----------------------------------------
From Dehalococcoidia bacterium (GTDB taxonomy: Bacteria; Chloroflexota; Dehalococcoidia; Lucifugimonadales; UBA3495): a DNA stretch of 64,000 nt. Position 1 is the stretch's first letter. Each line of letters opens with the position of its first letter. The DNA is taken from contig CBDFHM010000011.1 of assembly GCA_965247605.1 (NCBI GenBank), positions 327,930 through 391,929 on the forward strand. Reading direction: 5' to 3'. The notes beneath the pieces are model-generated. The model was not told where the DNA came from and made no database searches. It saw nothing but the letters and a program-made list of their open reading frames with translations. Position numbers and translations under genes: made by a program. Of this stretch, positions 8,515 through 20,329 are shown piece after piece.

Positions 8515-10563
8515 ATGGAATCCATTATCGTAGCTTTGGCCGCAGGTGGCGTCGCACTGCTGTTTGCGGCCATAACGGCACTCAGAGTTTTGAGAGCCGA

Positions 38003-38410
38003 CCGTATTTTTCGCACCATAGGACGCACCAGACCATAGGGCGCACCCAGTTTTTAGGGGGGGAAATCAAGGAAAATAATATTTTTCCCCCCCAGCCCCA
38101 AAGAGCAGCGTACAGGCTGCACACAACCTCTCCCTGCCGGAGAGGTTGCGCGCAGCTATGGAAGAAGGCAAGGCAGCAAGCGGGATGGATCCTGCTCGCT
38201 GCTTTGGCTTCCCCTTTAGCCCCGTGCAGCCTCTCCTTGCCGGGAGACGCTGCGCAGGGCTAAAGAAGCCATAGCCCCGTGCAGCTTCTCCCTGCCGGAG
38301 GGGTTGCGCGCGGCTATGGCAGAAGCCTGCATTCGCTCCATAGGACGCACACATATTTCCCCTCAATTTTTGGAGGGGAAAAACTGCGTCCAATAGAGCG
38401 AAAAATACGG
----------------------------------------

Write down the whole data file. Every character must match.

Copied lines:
From Dehalococcoidia bacterium (GTDB taxonomy: Bacteria; Chloroflexota; Dehalococcoidia; Lucifugimonadales; UBA3495): a DNA stretch of 64,000 nt. Position 1 is the stretch's first letter. Each line of letters opens with the position of its first letter. The DNA is taken from contig CBDFHM010000011.1 of assembly GCA_965247605.1 (NCBI GenBank), positions 327,930 through 391,929 on the forward strand. Reading direction: 5' to 3'. The notes beneath the pieces are model-generated. The model was not told where the DNA came from and made no database searches. It saw nothing but the letters and a program-made list of their open reading frames with translations. Position numbers and translations under genes: made by a program. Of this stretch, positions 8,515 through 20,329 are shown piece after piece.

Positions 8515-10563
8515 ATGGAATCCATTATCGTAGCTTTGGCCGCAGGTGGCGTCGCACTGCTGTTTGCGGCCATAACGGCACTCAGAGTTTTGAGAGCCGA

Positions 38003-38410
38003 CCGTATTTTTCGCACCATAGGACGCACCAGACCATAGGGCGCACCCAGTTTTTAGGGGGGGAAATCAAGGAAAATAATATTTTTCCCCCCCAGCCCCA
38101 AAGAGCAGCGTACAGGCTGCACACAACCTCTCCCTGCCGGAGAGGTTGCGCGCAGCTATGGAAGAAGGCAAGGCAGCAAGCGGGATGGATCCTGCTCGCT
38201 GCTTTGGCTTCCCCTTTAGCCCCGTGCAGCCTCTCCTTGCCGGGAGACGCTGCGCAGGGCTAAAGAAGCCATAGCCCCGTGCAGCTTCTCCCTGCCGGAG
38301 GGGTTGCGCGCGGCTATGGCAGAAGCCTGCATTCGCTCCATAGGACGCACACATATTTCCCCTCAATTTTTGGAGGGGAAAAACTGCGTCCAATAGAGCG
38401 AAAAATACGG